Tiny bat gets stuck on fly paper in Leiston sparking warning by RSPCA officials

The bat found injured in Leiston, Suffolk. Picture: RSPCA

The bat found injured in Leiston, Suffolk. Picture: RSPCA - Credit: Archant

A small bat which got stuck on a strip of fly paper in Leiston was extremely lucky not to have suffered any permanent injuries, RSPCA bosses have said.

Officers were called to collect the brown long-eared bat, found in a garden by a concerned member of the public, late last month.

Although the bat’s thin wing membrane was not damaged and he was able to be released back into the wild, inspectors have warned he could have been more seriously hurt.

Now they are reminding people about the dangers that fly paper can pose to wildlife.

RSPCA inspector Natalie Bartle said: “It was extremely lucky that this bat did not suffer any permanent injuries from getting stuck especially as he was so tiny.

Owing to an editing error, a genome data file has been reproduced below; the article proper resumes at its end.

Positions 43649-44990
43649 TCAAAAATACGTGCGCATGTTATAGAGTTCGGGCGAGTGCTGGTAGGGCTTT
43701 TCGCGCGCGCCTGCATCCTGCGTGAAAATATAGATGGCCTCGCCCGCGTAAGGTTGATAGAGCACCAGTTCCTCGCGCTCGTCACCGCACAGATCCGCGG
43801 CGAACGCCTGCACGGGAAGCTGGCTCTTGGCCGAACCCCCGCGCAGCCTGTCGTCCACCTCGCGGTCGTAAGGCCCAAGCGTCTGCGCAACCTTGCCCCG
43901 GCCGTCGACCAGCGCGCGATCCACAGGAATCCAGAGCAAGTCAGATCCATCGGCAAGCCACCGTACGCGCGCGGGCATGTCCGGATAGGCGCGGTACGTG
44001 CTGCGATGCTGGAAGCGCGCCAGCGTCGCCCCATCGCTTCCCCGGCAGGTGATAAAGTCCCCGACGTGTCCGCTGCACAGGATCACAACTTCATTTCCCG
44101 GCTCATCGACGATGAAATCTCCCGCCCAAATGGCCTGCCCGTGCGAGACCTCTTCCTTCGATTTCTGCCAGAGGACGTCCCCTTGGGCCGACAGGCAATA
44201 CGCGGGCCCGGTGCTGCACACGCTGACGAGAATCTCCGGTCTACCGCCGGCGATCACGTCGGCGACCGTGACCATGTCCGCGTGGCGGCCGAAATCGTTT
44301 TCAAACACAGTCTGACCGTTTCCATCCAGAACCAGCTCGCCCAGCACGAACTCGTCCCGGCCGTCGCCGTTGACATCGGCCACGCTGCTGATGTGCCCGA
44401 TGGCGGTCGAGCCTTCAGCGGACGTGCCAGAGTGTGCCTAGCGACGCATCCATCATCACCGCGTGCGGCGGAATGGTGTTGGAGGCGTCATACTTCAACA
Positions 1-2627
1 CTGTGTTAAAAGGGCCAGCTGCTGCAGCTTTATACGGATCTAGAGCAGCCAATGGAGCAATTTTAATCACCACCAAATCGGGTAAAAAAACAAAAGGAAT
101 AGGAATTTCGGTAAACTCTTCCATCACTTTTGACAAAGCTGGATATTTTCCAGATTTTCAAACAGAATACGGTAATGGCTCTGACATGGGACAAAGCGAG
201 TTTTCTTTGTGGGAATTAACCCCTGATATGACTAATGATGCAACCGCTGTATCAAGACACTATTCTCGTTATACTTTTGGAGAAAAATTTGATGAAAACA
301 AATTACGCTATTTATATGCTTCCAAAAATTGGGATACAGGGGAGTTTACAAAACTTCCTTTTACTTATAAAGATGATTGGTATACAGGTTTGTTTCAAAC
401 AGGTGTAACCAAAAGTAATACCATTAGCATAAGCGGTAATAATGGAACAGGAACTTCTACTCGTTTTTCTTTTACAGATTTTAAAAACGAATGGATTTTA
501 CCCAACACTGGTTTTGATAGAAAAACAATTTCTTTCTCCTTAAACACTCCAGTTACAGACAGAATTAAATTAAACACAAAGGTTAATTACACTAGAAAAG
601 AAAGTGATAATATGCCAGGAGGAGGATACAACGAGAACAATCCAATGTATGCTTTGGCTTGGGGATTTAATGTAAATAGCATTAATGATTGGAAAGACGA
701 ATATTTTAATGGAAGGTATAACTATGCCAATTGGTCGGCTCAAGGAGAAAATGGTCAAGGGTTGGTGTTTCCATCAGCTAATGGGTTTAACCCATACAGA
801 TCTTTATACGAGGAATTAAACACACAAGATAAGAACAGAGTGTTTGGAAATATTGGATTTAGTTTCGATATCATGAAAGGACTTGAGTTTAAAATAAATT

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“His ears were even stuck to his body due to the sheer strength of the glue used on these tapes.

“The people whose garden he was found in did not realise the dangers the fly paper can cause to non-target species, and they immediately removed it from their garden.

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She added: “However I would like to take this opportunity to remind people of the dangers of fly paper , they are coated with non-drying adhesive and animals such as small birds and bats can easily get caught on them, sadly in many cases it can result in a long and painful death for them as they struggle to get free.”

When an animal is stuck on a glue strip they start to struggle, which can lead to other parts of their body being stuck, she added.

In attempting to get free they may rip out patches of their fur, feathers, break bones and even gnaw through their own limbs to escape.

Call the charity’s 24-hour emergency line on 0300 1234 999 if you find or see a bat in distress.

Remember to wear thick protective gloves if handling the bat.

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